Medicare Reimbursement: CMS Offers Some PAMA Relief But Not Nearly Enough

The final 2019 Clinical Laboratory Fee Schedule (CLFS) (Final Rule) is out and it’s just as bad as last year’s. Here’s a rundown of what lab compliance and reimbursement managers need to know.

CMS’s Olive Branch
The center of the controversy remains the overly narrow CMS definition of “applicable laboratories” that has the effect of excluding the pricing data of hospital outreach labs in calculating market rates for lab tests (see box below).

CMS Definition of Applicable Laboratory

An entity that’s a laboratory (as defined in CLIA) that bills Medicare Part B under its own NPI and/or that gets more than 50% of its Medicare revenues during a data collection period from the CLFS and/or Physician Fee Schedule (PFS). Applicable labs must also meet a “low expenditure threshold,” i.e., get at least $12.5K of Medicare CLFS revenues for clinical diagnostic lab tests that are not advanced diagnostic lab tests (ADLTs).

The Final Rule acknowledges that the definition may be too narrow and offers “relief” in the form of excluding Part C Medicare Advantage payments from the denominator by which the CLFS/PFS numerator is divided. Impact: It will be easier for labs with significant MA plan revenues to qualify as “applicable labs” under the majority of Medicare revenues threshold.

Too Little, Too Late
These changes aren’t nearly enough to satisfy industry, especially since they won’t kick in for two more years. The Final Rule doesn’t address the real problem, i.e., the current definition’s reliance on NPI number excludes hospital outreach labs that bill under the hospital NPI. In the Final Rule, the CMS acknowledges the problem and characterizes the arguments made by industry during the comment period to include more hospital outreach labs “particularly compelling.”

But while CMS wants more hospital representation, it doesn’t want too much more. The fundamental difference is the agency’s interpretation of the Affordable Care Act as being intended to exclude hospital labs and “limit reporting primarily to independent laboratories and physician offices.” So, it’s hardly surprising that none of the solutions that industry recommended made it into the Final Rule.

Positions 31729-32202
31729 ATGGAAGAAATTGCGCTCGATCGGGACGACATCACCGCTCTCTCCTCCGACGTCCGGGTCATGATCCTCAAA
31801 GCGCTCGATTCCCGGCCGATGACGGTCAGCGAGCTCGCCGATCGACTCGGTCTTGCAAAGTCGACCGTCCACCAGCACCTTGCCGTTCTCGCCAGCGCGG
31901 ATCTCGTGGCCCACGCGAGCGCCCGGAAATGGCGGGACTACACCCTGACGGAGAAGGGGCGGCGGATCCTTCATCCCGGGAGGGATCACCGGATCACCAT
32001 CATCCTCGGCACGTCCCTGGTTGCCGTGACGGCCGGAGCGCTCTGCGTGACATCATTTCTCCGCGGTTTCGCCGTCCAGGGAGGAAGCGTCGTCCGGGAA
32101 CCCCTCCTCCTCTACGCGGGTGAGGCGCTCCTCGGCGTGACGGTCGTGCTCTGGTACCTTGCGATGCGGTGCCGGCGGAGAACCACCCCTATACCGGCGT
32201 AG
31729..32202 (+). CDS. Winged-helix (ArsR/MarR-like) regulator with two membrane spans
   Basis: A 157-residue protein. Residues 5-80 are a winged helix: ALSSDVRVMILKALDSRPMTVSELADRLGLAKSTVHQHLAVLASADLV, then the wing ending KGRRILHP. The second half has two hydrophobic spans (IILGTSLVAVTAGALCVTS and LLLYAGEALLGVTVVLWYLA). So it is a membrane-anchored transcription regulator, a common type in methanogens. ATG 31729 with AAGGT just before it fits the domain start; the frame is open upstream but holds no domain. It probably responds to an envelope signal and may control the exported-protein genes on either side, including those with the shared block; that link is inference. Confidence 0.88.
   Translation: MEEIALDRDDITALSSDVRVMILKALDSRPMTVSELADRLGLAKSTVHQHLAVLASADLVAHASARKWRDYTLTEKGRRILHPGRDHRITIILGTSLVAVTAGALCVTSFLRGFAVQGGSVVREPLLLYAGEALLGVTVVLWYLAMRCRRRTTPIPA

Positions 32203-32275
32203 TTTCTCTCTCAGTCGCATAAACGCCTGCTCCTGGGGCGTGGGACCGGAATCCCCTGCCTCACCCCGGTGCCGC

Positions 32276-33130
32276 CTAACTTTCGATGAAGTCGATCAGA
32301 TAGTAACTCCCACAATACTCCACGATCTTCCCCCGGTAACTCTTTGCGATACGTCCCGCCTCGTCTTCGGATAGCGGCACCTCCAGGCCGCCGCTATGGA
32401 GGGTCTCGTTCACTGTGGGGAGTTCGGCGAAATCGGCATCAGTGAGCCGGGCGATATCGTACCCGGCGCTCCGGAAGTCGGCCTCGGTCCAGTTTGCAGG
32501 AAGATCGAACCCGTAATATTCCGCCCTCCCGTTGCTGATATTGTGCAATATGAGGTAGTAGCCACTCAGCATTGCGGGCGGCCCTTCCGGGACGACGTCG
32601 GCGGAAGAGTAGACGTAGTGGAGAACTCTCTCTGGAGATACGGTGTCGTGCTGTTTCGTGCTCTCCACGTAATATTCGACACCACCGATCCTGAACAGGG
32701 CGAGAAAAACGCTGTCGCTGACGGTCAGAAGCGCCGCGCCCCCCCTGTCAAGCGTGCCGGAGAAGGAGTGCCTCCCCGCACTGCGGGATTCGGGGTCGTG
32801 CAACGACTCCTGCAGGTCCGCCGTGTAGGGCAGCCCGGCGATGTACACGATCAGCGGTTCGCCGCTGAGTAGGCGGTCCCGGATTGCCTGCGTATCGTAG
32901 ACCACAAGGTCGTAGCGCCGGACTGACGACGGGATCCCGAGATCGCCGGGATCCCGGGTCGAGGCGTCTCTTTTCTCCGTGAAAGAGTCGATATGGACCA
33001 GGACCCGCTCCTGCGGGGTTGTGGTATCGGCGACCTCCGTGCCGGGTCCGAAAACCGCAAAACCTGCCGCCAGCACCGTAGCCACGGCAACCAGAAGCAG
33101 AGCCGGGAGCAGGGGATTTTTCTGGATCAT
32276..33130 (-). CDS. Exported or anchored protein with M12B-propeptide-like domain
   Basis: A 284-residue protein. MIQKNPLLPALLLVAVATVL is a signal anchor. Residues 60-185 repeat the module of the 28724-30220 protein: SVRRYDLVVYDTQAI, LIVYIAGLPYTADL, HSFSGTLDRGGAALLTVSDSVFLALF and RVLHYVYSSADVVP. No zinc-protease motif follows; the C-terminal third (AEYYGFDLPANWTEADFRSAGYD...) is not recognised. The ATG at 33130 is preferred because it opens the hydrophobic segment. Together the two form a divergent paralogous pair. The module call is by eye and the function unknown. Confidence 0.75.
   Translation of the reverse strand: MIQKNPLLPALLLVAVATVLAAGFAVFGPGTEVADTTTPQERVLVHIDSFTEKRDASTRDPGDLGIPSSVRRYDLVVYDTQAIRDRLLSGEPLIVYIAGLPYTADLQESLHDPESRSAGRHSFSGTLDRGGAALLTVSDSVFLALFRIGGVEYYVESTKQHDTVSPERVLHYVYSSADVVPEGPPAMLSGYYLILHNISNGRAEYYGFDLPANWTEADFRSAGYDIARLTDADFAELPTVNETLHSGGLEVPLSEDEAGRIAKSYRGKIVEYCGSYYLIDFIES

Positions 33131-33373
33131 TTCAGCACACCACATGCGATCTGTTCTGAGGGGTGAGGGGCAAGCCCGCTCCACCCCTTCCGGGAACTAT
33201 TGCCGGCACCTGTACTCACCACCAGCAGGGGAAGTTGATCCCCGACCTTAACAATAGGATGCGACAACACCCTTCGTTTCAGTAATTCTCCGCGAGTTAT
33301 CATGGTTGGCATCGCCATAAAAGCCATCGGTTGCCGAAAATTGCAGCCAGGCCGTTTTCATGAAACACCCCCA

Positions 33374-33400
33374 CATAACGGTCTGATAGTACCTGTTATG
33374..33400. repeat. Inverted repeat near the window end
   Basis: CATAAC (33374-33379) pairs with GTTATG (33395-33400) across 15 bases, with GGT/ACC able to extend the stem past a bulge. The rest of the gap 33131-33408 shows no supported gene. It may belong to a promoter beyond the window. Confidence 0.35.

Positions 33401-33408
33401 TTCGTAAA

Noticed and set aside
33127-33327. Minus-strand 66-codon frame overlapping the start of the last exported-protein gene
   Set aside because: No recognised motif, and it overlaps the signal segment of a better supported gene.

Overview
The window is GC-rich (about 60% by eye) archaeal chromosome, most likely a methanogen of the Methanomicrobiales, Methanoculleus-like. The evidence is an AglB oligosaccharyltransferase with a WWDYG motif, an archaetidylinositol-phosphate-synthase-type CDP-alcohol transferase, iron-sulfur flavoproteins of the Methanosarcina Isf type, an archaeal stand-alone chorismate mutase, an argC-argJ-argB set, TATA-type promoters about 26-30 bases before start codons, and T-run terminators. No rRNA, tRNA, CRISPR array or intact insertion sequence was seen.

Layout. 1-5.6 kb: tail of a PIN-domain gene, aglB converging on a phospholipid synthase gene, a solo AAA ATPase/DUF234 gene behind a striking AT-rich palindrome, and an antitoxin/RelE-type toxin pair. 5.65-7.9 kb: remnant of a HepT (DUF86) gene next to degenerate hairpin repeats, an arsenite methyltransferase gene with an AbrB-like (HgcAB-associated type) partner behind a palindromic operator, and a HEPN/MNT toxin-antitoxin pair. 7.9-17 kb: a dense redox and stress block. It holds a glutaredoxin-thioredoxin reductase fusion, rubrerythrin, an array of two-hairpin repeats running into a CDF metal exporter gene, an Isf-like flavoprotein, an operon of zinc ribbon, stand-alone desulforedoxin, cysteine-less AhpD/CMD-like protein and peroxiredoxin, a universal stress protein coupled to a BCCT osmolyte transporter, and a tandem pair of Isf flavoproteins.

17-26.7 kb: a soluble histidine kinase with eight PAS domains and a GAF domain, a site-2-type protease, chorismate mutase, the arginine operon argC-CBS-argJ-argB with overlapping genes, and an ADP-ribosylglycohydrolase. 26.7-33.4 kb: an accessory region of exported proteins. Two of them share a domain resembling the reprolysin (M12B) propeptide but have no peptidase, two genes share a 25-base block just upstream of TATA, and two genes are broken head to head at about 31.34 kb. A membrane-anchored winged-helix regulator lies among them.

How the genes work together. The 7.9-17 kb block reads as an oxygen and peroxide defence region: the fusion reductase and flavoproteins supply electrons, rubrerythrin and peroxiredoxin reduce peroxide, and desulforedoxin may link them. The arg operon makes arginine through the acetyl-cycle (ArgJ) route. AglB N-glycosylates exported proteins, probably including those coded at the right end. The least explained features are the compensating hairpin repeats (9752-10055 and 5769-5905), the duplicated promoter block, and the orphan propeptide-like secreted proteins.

1. TIN, Not NPI

Recommendation: Base price reporting on the Tax Identification Number (TIN) the lab uses to report taxable income to the IRS rather than NPI.

Reason for Rejection: This was an idea that CMS considered when creating the first CLFS proposed rule back in October 2015. But it nixed the idea, reasoning that because test prices are negotiated at the TIN level, TIN-based price reporting would lead to double counting of the same pricing data.

2. CMS 1450 14x TOB, Not NPI

Recommendation: Replace the NPI number with the CMS 1500, a CMS 1450 form using a 14x Type of Bill for hospital outreach lab data collection reporting. Under this approach, applicable revenues would be based on the bills used for hospital lab services provided to non-patients, which are paid under Part B.

Reason for Rejection: Although the approach would relieve hospital labs of the burden of getting their own unique billing NPI, CMS rejected it because:

  • Defining “applicable laboratory” using the Form CMS-1450 14x TOB doesn’t identify an entity the same way the NPI does;
  • Hospitals may not have enough time to develop the information systems to collect, track and report the necessary data that such a system would require;
  • “Significantly”, such an approach would enable all outreach labs to meet the majority of Medicare revenues threshold.

3. CLIA Certificate, Not NPI

Recommendation: Base “applicable laboratory” on CLIA certificate-based definition.

Reason for Rejection: CMS said this approach would be “overly inclusive” to the extent it would count all hospital” labs rather than just outreach labs. In addition, the CLIA certificate is a health and safety standard that, unlike the NPI, isn’t associated with Medicare billing and can’t be used to identify revenues for specific services, the agency reasoned.

Latest Developments from the Litigation Front
Meanwhile, the ACLA isn’t giving up on its efforts to secure PAMA relief on the judicial front. In September, the organization suffered a setback when a federal court tossed out its lawsuit on procedural grounds. But now the ACLA has decided to appeal the ruling in the case called ACLA v. Azar. Winning the appeal is a long shot.

But filing the appeal is less about ultimate court victory than keeping the case alive and maintaining the pressure on HHS. The apparent strategy is to leverage that pressure to negotiate changes via the legislative and regulatory process.









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